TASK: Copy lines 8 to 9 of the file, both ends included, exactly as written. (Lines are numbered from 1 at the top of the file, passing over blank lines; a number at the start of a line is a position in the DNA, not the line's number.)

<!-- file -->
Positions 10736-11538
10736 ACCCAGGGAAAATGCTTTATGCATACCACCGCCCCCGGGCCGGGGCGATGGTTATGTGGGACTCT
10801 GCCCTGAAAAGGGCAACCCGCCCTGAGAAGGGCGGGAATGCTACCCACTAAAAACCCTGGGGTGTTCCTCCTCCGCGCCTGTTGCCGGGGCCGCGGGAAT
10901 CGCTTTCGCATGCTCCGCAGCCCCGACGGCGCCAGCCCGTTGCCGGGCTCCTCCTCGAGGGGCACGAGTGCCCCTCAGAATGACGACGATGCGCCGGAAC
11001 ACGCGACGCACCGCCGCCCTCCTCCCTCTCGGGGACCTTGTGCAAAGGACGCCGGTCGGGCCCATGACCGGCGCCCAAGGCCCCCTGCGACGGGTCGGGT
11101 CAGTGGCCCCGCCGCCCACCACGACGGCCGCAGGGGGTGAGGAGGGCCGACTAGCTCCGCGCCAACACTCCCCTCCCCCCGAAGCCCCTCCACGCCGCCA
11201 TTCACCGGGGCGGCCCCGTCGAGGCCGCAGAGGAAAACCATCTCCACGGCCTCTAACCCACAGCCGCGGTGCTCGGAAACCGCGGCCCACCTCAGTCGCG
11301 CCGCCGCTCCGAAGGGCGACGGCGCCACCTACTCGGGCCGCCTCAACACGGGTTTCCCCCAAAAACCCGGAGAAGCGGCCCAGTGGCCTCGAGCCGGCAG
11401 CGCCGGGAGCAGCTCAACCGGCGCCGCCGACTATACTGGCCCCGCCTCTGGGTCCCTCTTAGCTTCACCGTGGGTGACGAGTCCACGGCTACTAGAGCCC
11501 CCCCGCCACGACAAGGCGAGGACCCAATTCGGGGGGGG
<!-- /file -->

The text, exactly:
11301 CCGCCGCTCCGAAGGGCGACGGCGCCACCTACTCGGGCCGCCTCAACACGGGTTTCCCCCAAAAACCCGGAGAAGCGGCCCAGTGGCCTCGAGCCGGCAG
11401 CGCCGGGAGCAGCTCAACCGGCGCCGCCGACTATACTGGCCCCGCCTCTGGGTCCCTCTTAGCTTCACCGTGGGTGACGAGTCCACGGCTACTAGAGCCC